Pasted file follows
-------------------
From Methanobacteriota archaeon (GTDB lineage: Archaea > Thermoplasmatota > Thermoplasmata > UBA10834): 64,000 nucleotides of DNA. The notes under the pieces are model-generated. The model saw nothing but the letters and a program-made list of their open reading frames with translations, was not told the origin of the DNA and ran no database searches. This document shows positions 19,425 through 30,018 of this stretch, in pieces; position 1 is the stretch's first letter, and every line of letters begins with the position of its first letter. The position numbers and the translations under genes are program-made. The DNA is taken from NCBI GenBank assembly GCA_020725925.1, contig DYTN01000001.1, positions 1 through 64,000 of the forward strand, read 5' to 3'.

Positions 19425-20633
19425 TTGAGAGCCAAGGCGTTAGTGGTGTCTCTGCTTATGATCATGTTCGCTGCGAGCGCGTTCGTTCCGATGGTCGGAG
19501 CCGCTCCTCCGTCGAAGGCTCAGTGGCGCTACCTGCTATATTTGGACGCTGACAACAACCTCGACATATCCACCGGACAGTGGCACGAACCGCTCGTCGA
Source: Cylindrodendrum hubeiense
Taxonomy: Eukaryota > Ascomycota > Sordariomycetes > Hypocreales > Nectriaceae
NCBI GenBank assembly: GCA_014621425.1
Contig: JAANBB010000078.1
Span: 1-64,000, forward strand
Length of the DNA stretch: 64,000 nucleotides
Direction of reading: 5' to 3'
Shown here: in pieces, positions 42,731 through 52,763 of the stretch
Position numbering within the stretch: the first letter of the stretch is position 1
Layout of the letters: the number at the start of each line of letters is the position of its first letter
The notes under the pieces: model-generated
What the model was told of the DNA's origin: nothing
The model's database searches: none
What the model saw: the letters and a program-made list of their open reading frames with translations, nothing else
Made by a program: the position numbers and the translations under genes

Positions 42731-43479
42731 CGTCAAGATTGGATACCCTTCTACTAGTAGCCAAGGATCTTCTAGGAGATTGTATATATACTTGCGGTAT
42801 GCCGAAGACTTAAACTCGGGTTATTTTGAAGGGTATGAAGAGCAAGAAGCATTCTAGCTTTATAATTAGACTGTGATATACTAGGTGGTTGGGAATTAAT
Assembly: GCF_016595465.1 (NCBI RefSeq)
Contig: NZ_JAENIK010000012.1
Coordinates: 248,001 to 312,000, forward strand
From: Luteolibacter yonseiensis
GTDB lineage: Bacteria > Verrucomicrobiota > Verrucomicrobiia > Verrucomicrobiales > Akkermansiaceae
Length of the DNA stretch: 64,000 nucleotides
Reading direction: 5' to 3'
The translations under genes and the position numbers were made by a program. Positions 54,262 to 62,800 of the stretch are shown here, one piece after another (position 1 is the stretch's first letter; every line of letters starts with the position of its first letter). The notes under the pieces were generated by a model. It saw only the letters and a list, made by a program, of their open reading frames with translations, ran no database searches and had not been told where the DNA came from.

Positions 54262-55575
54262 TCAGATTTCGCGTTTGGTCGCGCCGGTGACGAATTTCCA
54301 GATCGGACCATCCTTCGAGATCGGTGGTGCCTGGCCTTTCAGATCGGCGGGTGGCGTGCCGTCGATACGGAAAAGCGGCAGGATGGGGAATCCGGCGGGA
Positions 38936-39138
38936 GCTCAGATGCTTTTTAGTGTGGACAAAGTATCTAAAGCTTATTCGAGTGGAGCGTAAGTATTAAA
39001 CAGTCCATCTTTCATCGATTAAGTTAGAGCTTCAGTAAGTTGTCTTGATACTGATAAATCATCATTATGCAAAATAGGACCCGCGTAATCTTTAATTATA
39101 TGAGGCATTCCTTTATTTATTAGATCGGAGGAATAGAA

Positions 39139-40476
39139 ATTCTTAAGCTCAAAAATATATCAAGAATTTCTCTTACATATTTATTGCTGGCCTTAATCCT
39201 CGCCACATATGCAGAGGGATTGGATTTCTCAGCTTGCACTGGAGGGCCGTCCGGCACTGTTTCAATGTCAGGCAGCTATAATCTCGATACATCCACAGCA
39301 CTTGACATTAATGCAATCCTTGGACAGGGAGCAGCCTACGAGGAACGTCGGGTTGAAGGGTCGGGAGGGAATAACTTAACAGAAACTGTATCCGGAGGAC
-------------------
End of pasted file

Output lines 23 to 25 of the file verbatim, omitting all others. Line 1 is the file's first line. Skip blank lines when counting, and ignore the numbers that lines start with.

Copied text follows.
Assembly: GCF_016595465.1 (NCBI RefSeq)
Contig: NZ_JAENIK010000012.1
Coordinates: 248,001 to 312,000, forward strand